Macleans

CBC's A People's History

This article was originally published in Maclean’s magazine on October 23, 2000. Partner content is not updated.

The first moments on-screen belong to Shawnadithit, or Nancy, as the whites called her. On a winter's day in 1823, the 22-year-old Beothuk walked into the Newfoundland outport of Exploits Bay, starving and bearing the scars of gunshot wounds received on two separate occasions.

Article

Quiet Revolution

The Quiet Revolution (Révolution tranquille) was a time of rapid change experienced in Québec during the 1960s. This vivid yet paradoxical description of the period was first used by an anonymous writer in The Globe and Mail.

Article

Bathurst High School Tragedy

Eight people, including seven teenage athletes from Bathurst, New Brunswick, died in January 2008 when their school van collided with a transport truck on a snowy highway. The disaster triggered an inquest and a public campaign by some of the grieving mothers that exposed safety flaws in the way schoolchildren are transported to off-site events.

Article

Politics on Prince Edward Island

Prince Edward Island has a minority Progressive Conservative government, elected 23 April 2019. The premier is Dennis King and the lieutenant-governor is Antoinette Perry. Peter Bevan-Baker leads the only Green Party opposition in Canada. Until 2019, only the Liberals or Progressive Conservatives had ever governed or formed the official opposition. The dominance of these two parties has led some to call PEI the purest two-party system in the country. Yet PEI has seen a number of electoral firsts: Aubin-Edmond Arsenault was Canada’s first Acadian premier; Joe Ghiz was Canada’s first premier of non-European descent; and Catherine Callbeck was the first woman in Canada to win an election as premier.

Article

Sheila Elizabeth Whitton (Primary Source)

During the Second World War, Sheila Elizabeth Whitton was a coder for the Canadian Navy. Whitton was sent to England in preparation for D-Day to work on coding machines instrumental to the Allies’ success. Read and listen to Whitton’s recount of the loss of her husband in the war and the resilience she had to put forward.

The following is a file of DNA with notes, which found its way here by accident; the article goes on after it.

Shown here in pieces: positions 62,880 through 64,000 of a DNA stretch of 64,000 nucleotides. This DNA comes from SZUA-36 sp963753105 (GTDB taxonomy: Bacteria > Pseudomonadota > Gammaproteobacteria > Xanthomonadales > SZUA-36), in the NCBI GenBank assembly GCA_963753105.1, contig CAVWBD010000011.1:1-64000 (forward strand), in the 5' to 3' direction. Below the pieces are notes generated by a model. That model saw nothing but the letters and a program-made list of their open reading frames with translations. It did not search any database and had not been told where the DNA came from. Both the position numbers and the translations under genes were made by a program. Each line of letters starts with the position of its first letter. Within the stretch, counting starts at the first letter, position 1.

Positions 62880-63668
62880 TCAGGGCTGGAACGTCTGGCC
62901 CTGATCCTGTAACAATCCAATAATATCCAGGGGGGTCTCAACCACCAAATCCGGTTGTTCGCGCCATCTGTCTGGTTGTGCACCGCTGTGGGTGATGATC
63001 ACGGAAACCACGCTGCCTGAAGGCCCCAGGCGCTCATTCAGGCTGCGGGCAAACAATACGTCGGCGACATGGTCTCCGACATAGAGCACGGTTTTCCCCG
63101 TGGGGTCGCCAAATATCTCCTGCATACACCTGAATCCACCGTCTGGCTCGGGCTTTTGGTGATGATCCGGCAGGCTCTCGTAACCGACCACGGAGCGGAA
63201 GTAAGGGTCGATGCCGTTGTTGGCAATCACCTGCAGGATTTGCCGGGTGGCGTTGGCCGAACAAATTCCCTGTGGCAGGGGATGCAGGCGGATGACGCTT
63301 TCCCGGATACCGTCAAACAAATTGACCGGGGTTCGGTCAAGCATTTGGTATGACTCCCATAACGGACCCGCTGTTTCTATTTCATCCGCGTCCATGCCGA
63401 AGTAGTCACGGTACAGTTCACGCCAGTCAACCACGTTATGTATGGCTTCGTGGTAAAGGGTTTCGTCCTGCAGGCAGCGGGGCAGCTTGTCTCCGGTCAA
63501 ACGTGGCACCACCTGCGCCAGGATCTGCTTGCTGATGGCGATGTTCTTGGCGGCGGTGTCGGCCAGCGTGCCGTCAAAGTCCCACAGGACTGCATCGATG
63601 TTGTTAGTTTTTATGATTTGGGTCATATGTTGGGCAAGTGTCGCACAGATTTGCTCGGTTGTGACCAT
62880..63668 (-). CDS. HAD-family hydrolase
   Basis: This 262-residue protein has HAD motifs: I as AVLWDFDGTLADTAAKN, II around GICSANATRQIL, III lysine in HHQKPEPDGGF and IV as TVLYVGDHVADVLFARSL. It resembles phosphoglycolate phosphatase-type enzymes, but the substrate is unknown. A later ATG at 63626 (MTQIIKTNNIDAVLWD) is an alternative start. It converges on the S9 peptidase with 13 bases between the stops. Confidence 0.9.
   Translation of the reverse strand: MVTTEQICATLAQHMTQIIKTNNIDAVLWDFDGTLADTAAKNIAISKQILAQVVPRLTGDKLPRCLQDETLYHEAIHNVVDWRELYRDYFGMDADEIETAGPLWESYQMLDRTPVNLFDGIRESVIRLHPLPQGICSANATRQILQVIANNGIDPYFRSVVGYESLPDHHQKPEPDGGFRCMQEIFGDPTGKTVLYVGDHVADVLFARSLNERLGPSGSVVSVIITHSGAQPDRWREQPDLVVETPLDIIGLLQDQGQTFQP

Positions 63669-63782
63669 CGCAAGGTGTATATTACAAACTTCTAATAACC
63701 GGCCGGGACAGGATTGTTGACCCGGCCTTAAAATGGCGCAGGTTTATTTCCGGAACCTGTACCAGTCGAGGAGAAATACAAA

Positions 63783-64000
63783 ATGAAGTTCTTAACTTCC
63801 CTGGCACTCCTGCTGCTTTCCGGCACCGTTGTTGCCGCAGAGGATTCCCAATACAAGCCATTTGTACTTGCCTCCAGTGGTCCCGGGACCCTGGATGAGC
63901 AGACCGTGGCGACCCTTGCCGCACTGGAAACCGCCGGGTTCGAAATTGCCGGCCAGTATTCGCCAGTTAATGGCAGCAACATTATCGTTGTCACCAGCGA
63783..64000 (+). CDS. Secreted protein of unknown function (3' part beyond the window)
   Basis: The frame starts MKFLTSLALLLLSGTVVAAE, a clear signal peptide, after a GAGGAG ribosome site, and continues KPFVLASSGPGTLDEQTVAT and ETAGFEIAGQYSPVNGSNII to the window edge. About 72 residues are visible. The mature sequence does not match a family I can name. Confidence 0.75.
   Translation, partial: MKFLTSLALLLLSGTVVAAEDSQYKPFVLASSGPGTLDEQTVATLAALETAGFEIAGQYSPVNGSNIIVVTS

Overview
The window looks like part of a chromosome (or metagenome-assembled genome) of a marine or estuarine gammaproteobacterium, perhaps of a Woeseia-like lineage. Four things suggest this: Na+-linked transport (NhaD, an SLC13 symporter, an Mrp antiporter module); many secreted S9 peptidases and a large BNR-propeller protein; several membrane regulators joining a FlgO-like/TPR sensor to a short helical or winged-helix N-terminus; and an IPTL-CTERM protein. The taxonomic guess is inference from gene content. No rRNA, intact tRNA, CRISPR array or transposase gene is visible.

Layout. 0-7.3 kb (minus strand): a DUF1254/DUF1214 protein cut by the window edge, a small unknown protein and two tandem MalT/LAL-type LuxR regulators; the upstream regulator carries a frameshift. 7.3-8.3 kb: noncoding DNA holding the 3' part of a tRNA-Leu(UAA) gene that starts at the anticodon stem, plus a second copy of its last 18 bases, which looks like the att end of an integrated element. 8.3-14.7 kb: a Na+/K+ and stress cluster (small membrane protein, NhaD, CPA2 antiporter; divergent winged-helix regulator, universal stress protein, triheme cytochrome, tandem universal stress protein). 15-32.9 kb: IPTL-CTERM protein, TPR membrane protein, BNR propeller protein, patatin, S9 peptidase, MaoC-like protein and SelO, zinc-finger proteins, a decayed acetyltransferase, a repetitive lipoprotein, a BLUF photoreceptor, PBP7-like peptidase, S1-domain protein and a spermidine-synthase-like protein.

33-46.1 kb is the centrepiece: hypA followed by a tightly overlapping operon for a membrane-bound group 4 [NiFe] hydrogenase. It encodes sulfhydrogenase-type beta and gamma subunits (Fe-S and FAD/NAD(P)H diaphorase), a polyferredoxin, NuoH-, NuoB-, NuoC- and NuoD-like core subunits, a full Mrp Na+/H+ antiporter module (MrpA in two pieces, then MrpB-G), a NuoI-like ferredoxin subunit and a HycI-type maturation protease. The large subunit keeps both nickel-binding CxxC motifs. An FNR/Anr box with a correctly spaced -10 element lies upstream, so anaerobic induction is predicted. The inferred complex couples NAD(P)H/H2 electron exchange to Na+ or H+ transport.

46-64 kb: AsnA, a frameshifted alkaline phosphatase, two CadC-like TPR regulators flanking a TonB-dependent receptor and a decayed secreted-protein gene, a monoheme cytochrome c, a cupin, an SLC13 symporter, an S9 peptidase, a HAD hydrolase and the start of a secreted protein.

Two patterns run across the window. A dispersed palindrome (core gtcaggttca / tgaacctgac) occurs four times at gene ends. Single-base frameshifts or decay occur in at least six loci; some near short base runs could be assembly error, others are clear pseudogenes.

Please be advised that Memory Project primary sources may deal with personal testimony that reflect the speaker’s recollections and interpretations of events. Individual testimony does not necessarily reflect the views of the Memory Project and Historica Canada.

Article

Right Whale

Right whales are a baleen whale found in the Atlantic, Pacific, and Indian Oceans. There are three species: the North Pacific right whale (Eubalaena japonica), North Atlantic right whale (Eubalaena glacialis) and southern right whale (Eubalaena australis). In Canadian waters, the North Pacific right whale is rarely sighted, but was historically found along British Columbia’s coast. The North Atlantic right whale is found along the Scotian Shelf and in the Gulf of St. Lawrence. Both the North Pacific and North Atlantic right whale are listed as endangered under Canada’s Species at Risk Act. (See also Endangered Animals in Canada.)

Article

Canadian Siberian Expeditionary Force

In 1918, Canada sent troops to Russia as part of an Allied intervention to support Russian government forces against Bolshevik revolutionaries. One group of Canadian soldiers operated in northern Russia, around the ports of Murmansk and Archangel, while another, much larger group, the Canadian Siberian Expeditionary Force (CSEF), was based at Vladivostok. Although the CSEF never fought any battles, 21 Canadians died, most because of disease or accident.